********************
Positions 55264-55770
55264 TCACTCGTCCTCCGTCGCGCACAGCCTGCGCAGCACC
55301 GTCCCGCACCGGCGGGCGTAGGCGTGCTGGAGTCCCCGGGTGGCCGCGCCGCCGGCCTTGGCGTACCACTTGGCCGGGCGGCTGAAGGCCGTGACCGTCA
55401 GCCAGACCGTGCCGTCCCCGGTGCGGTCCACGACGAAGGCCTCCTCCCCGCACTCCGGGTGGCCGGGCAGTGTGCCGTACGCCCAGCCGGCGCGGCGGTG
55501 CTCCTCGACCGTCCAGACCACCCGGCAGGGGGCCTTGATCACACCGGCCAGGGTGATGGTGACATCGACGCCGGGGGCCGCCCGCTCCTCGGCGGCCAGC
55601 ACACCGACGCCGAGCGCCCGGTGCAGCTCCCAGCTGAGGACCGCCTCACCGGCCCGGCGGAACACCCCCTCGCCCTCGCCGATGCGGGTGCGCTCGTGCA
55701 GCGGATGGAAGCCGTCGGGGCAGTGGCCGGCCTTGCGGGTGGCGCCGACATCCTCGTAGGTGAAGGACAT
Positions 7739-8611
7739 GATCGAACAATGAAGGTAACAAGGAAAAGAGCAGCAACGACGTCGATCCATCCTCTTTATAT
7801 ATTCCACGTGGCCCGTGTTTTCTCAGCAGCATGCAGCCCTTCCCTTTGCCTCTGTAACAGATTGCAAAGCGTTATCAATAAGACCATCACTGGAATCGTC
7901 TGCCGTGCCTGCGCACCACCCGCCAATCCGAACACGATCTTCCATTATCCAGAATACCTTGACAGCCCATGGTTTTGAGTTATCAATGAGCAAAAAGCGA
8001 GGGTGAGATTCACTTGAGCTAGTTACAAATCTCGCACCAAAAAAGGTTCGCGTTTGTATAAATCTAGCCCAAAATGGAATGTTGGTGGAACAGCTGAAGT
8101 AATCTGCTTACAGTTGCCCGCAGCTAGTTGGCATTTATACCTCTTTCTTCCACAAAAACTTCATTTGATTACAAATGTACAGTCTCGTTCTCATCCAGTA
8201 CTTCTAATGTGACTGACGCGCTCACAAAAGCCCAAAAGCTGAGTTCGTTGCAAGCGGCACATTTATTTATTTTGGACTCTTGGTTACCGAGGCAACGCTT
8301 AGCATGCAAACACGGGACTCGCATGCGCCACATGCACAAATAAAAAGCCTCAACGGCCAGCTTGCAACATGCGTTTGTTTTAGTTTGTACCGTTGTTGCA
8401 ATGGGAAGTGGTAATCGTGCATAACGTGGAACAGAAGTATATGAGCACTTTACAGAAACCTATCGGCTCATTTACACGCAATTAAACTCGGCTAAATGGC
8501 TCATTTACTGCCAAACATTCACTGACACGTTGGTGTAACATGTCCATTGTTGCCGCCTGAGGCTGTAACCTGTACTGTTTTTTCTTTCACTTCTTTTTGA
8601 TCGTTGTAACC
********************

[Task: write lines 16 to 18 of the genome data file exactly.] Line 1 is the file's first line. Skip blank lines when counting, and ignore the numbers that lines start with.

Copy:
8401 ATGGGAAGTGGTAATCGTGCATAACGTGGAACAGAAGTATATGAGCACTTTACAGAAACCTATCGGCTCATTTACACGCAATTAAACTCGGCTAAATGGC
8501 TCATTTACTGCCAAACATTCACTGACACGTTGGTGTAACATGTCCATTGTTGCCGCCTGAGGCTGTAACCTGTACTGTTTTTTCTTTCACTTCTTTTTGA
8601 TCGTTGTAACC